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Differing speeds, upper versus lower body.


rowdyb
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I can't dance. Or play the drums. I can ride a motorcycle. Basically I am not super coordinated. But in watching video of some dry fire drills of movement with reloading I noticed something.

If my feet are moving slow, my upper body moves slow. If my feet are moving quick, my upper body moves quick.

I tried consciously to still move my upper body for reloading as fast as possible while my feet were moving slowly and then the opposite. It was very difficult and not intuitive to do initially.

For those of you who've looked at yourself, what do you do? What have you noticed in your path of improvement?

Is this an odd personal thing of mine? Is it unimportant? Have you noticed any effect on your timing from top to bottom of your body based on what the other half is doing?

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The speed your arms move to do a mag change should be the same whether you are standing or walking.

If you do a mag change while you are leaving a position, the goal is to have the mag seated before your first foot touches the ground. Work on that maybe...

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I've been shooting a few stages lately locally where in Production the mag change between shooting positions hasn't been done before I arrive at the new position. In other words, my feet can cover the distance of 3' or so faster than the 1.50 seconds I can do a mag change. So I was trying to slow my feet down so that I'd still be doing 1.50 second mag change while moving but arriving at the position, done, gun mounted and ready to shoot. Blending fast hands and slow feet.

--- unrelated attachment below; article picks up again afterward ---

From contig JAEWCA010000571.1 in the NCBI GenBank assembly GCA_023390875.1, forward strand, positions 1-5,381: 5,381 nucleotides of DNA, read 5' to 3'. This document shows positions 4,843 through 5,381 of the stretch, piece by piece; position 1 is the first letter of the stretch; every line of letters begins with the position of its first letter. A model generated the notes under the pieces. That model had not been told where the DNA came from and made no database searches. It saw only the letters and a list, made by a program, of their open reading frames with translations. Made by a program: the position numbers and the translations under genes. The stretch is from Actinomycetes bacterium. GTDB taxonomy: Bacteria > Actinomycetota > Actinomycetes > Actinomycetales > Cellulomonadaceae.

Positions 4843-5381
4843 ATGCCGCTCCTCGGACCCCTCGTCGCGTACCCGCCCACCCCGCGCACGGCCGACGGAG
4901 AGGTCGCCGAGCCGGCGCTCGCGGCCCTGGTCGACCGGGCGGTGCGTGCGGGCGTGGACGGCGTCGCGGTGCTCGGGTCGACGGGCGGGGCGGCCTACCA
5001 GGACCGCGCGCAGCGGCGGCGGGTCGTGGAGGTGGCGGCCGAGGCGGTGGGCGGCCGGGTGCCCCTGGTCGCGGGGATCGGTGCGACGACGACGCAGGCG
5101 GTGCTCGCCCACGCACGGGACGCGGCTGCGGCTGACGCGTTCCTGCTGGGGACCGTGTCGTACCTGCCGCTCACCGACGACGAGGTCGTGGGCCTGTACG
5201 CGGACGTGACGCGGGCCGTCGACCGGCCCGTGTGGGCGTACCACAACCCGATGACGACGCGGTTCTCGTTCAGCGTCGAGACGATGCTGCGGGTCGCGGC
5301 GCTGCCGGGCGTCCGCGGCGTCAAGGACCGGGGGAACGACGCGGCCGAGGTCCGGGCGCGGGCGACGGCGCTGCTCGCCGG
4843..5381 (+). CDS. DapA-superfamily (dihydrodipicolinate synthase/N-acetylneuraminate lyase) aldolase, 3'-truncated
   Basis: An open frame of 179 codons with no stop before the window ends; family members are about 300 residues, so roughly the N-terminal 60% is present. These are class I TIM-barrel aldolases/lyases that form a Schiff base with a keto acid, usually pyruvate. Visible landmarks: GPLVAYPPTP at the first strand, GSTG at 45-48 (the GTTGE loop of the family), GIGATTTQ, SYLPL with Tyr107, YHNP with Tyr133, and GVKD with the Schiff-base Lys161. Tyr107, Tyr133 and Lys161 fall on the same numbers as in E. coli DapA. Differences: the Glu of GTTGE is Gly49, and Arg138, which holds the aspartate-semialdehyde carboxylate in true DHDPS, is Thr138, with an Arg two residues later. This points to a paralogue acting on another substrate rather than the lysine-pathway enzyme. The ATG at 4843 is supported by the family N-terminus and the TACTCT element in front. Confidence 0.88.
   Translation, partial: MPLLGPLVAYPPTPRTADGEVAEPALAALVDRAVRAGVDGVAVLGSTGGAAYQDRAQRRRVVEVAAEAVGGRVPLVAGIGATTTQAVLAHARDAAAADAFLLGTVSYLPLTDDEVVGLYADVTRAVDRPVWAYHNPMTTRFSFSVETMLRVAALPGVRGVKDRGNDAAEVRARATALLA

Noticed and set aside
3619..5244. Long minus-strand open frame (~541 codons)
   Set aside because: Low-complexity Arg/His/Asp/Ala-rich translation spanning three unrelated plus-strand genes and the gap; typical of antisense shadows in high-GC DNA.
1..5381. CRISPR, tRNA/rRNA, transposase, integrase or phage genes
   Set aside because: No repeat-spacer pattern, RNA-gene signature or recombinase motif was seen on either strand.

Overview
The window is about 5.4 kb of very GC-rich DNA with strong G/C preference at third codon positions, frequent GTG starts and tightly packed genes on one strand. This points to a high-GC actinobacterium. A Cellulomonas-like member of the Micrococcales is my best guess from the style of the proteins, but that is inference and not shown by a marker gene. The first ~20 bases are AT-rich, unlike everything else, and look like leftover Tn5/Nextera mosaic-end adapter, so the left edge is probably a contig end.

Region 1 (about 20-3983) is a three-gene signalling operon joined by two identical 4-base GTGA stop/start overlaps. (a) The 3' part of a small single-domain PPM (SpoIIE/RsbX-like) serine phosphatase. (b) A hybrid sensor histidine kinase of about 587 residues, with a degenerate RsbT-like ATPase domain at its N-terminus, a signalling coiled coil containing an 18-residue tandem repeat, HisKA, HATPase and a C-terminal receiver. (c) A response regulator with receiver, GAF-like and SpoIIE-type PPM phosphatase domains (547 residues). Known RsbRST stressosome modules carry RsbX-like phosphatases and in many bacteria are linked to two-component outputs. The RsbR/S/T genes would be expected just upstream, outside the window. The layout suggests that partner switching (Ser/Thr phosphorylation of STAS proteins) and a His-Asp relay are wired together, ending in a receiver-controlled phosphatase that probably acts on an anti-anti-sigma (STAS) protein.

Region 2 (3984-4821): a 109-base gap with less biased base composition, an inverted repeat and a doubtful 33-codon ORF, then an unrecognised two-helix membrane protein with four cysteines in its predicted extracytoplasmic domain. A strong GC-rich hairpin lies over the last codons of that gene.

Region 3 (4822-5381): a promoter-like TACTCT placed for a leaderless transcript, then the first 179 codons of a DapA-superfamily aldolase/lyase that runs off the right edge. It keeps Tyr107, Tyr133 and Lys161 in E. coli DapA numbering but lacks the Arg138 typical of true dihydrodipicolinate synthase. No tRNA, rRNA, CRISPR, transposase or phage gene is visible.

If that makes any sense. But yes Brian, I will work on getting the mag change done sooner and quicker upon exiting.

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Rowdyb- I cannot say I have ever noticed or considered exactly what you described in my own experience. But for sure, getting reloads started earlier and thereby finished earlier is a big deal in my game. I shot a lot with Charlie Perez this Sat and Sunday this weekend and I noted how he was gaining big time on me by doing this much better than I was.

I can say that many times, I do very fast 1.0 second reloads in stages when I am barely if at all moving my feet (obviously on very close and easy targets). Think of unloaded starts for example, or loads off of a table, or even simply regular draws - in all cases feet may not be moving at all, but the hands and arms move as fast as usual. So, at least in those types of situations, I do not experience what you described.

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Well, not moving your feet at all lets you concentrate on moving your hands/arms as fast as possible. When running at or near full speed, your whole body is in "hurry up" mode. When walking or slow running, I can see the challenge of moving your arms faster than your legs.

I would address this simply by moving your legs/feet and arms/hands as fast as possible at all times you are not shooting. Can you step 3' faster than you can reload? Sure, I bet you can. However, I think you should still step as fast as you can and reload as fast as you can. If you are in the next shooting position and finishing your reload, your eyes can be on the next target allowing you to get shooting sooner than if you are walking from point A to point B just for the sake of not out running your reload.